February 13, 2013 - 15:05
February 8, 2013
Contact: Lora Parnell, email@example.com (415) 458-5150
2012 WINEGRAPE HARVEST LARGEST CROP TO DATE, UP 20% FROM 2011 AND 7% FROM HISTORICAL 2005 CROP
For Immediate Release
The Preliminary California Grape Crush Report released today shows the 2012 Winegrape crop reached an all-time high of 4.014 M Tons, which was surprising given the limited amount of new planting in the state. This production was needed given the shorter crops from the previous two years and the growing consumer demand for case goods. This will provide supply to wineries and bring the overall market back into balance as we enter 2013.
The state 2012 Pinot Noir crop size reached its highest yet of 247,000 tons up 45% overall from 2011. Monterey and Sonoma county Pinot Noir crops were up over 85% vs. last year. We experienced yields per ton on Pinot Noir in many areas that were not thought possible.
Quality for 2012 should be outstanding, with winemakers with many years of experience saying this is the best quality year they have ever seen.
This large California crop was driven by historically high yields in the Central Coast, Napa, Sonoma, and Lodi. The Central Valley was up but just slightly over last year.
The Cabernet crop in California was the largest since the historical 2005 crop. Demand continues to remain strong and we will see more new planting over the next few years. The 495,622 tons harvested was needed for growing case good sales.
Bulk wine imports, which grew to approx. 40 M equivalent cases in 2012, will continue to affect the demand for California grapes in the future. This large increase in imports has been partly due to the recent grape price increases.
The grape and wine market, with the healthy 2012 crop, have moved into a balanced position and wineries and growers should be able to see mutual profitability. The larger crop and inventories should push the bulk wine market pricing down from the highs of last year, but may have less of an effect on grape pricing. However much of these pricing changes will depend on case sales growth over the next year.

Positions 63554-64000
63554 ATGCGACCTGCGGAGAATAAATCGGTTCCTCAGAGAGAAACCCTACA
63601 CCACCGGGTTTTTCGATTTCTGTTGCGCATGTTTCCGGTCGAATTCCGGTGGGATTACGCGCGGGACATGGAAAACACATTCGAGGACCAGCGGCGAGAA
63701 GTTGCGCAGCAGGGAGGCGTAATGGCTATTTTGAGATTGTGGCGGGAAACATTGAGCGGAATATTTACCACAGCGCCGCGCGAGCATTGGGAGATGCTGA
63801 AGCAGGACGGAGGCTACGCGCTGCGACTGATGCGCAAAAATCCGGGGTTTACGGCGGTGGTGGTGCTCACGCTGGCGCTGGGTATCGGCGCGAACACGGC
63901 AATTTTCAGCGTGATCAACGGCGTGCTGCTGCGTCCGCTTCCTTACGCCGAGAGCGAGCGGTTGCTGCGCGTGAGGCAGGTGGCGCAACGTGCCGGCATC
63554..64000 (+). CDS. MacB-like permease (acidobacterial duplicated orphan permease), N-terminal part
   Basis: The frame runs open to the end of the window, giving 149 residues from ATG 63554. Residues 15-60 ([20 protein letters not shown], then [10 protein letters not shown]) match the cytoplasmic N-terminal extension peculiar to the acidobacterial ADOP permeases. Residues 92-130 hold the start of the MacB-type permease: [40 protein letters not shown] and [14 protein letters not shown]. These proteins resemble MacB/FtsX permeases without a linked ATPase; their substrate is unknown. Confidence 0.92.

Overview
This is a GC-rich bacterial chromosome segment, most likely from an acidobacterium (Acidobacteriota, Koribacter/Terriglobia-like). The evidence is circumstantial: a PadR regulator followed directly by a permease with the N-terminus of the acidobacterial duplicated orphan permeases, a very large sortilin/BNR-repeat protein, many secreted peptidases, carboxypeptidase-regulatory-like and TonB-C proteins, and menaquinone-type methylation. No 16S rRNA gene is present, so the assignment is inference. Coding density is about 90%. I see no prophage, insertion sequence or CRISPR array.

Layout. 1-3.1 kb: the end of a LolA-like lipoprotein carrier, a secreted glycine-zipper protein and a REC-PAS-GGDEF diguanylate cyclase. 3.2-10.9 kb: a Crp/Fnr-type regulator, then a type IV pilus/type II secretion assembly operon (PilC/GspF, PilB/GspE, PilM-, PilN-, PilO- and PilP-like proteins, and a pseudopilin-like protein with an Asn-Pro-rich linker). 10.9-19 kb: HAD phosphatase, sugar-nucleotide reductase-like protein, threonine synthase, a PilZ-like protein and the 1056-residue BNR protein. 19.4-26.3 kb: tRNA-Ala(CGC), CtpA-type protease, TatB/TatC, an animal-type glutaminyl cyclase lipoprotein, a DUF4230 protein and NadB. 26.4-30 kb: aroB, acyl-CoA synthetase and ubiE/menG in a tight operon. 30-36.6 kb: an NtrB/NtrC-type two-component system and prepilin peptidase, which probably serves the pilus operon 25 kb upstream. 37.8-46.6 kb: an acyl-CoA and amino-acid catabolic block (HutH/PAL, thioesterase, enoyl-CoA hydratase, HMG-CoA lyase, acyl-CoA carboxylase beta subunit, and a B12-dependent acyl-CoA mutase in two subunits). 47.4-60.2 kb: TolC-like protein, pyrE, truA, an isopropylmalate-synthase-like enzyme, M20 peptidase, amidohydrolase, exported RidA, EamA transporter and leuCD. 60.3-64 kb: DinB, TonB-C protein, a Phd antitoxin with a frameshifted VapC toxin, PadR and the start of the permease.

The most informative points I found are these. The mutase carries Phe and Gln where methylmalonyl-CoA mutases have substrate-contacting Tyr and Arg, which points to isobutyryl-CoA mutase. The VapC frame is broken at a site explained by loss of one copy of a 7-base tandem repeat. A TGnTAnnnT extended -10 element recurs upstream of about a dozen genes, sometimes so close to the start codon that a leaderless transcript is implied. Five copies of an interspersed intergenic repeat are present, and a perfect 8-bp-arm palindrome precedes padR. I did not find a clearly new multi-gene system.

Consumers should see more availability of California wine in the market place and the larger crops of Pinot Noir and Chardonnay state wide should help to keep prices stable.
2012 Grape Pricing increased by upwards of 20% in many areas of the state. Multiple buyers where caught needing supply and drove the rise in pricing in these areas. Wineries are now trying to decide if they will pass these costs of goods increases to the consumer or adjust their margins.
Please call Glenn Proctor or John White at the Ciatti Company 415-458-5150 for further discussion, and insight.
The Ciatti Company is the worlds largest and most comprehensive bulk wine and grape brokerage. Aside form its home base in San Rafael, California, seven offices around the world provide clients the kind of information and intelligence that today’s competitive global wine industry demands.
The company, founded in 1972, has deep roots in the wine industry, both in California and the countries in which the company operates. The current partnership includes industry professionals with over 135 years of collective experience including: John Ciatti, Greg Livengood, Glenn Proctor, John White, Chris Welch and Steve Dorfman.
Posted in: USA
February 7, 2013 - 15:48
2012 Harvest Outlook
Weather conditions this summer have been ideal. July had one week of extreme heat that hit the Central Valley, but with little damage reported. Our grape team has been surveying all vineyard regions and has reported the following:
• Central Valley: Other than Thompson Seedless, which looks lighter than previous years, most viniferous grapes are showing average to above average yields. Red grape yields look stronger than whites, and the northern interior seems heavier than in the South. Look for Pinot Noir, Zinfandel and Merlot to have sizable crops. Chardonnay in Lodi and the Delta continue to size up and could surprise many in the final report.
• Central Coast: Coastal vineyards have rebounded from last year’s weather-related issues. Look for all varieties to have above average yields. All reds with the exception of Syrah are showing excellent quality and quantity. In Monterey County, Chardonnay always has the potential of sizing up prior to picking, while Pinot Noir could fair the best of all varietals.
• North Coast: Similar reports of average to above average crops for all varieties. Napa Cabernet Sauvignon looks strong with the potential for very good quality. Sonoma Pinot Noir and Chardonnay have solid crops and are disease-free. Merlot all around the North Coast is looking big.
• Recent bulk sales have slowed as is typical of the summer months. We have observed the top side of pricing start to recede from the highs of early spring. Grape activity continues to focus on Central Valley grapes where available. Pricing has remained solid.